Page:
Ellis: Time for tank fleets to prepare for economic turnaround

July 1, 2009
As Difficult as conditions are right now, it is important to remember that the recession will end and the economy will recover.

As difficult as conditions are right now, it is important to remember that the recession will end and the economy will recover. A turnaround will occur, and tank truck carriers need to be prepared.

This was the message from Norm Ellis, vice-president, transportation & logistics, Qualcomm Enterprise Services. He spoke during the National Tank Truck Carriers 61st annual conference held May 10-12 in San Diego, California.

Ellis opened his presentation with a sobering assessment of the tank truck industry business environment. Tank loads are off at least 40% this year, and fleet capacity as dropped significantly. Across all of trucking, more than 70,000 Class 8 trucks are sitting parked.

The tank truck market will remain depressed at least through 2009. “The market will turn around,” Ellis said. “We just don't know when or how fast the recovery will proceed.”

Tank fleet managers need to begin planning for the recovery now. The companies that recover fastest will be the ones with the best leadership. Management must focus on priorities, show confidence, continuously innovate, seize opportunities, and effectively prioritize available resources.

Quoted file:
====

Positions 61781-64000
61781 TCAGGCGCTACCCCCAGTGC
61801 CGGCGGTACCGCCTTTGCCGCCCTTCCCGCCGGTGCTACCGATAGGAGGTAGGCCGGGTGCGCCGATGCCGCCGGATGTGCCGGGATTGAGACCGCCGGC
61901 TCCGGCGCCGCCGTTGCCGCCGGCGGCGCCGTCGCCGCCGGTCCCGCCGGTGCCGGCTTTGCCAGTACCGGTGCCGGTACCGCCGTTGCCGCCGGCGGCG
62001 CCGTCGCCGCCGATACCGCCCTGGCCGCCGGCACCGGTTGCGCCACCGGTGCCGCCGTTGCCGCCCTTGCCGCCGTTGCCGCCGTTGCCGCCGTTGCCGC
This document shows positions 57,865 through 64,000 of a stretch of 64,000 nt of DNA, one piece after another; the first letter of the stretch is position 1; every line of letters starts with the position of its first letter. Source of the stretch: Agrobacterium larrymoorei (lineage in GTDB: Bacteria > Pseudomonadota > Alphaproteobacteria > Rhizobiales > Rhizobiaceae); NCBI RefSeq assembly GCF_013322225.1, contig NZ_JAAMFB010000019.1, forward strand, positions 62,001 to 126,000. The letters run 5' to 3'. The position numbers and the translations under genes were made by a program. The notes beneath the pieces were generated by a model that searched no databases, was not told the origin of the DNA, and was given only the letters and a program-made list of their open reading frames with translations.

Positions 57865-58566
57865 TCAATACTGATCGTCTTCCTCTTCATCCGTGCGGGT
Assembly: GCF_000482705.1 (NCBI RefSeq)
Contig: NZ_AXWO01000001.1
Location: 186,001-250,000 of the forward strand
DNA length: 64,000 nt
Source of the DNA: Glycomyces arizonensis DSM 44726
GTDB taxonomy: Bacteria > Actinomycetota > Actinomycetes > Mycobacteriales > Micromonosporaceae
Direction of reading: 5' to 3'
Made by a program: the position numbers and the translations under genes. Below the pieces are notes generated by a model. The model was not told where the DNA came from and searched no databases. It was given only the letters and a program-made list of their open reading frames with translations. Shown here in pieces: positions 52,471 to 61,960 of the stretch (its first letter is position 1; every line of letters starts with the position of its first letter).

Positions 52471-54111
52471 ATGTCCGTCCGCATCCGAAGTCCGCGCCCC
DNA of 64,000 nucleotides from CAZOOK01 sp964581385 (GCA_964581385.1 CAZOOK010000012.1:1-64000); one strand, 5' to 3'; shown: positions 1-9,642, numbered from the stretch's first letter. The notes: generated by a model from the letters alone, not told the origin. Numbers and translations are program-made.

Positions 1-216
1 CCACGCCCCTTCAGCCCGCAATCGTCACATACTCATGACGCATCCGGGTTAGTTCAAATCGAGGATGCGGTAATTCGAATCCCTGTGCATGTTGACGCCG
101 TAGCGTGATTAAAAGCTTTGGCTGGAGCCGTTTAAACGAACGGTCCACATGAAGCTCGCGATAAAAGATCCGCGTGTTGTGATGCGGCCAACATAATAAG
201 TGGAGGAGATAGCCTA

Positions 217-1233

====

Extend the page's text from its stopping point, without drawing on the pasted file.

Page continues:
When it comes to focusing on priorities, fleet managers need to concentrate on developing clear and concise goals. They need to keep the plan simple and stay focused. “You also need to make sure that everyone in the organization knows how their work helps the company achieve its goals,” Ellis said.

Managers must show confidence in the company's future and in the economy. They need to demonstrate a belief that the market will improve and that the company is building a strong position that will help make it a winner.

Winning companies need to innovate, and that starts with listening to customers and understanding their needs — both for today and for the future. Fleet managers must prepare in advance for the market turnaround.

Preparation includes developing a clear plan for the tank truck carrier. “You can't seize an opportunity if you are not prepared and don't know where your company is going,” Ellis said. “You have to put processes in place that make it possible for the company to take advantage of opportunities for growth and new markets.”

Prioritizing resources is absolutely critical. A fleet must allocate enough of the right resources (vehicles and fleet management technology, for instance) to achieve its goals. Plans must be include flexibility to adjust resource levels to meet changing conditions.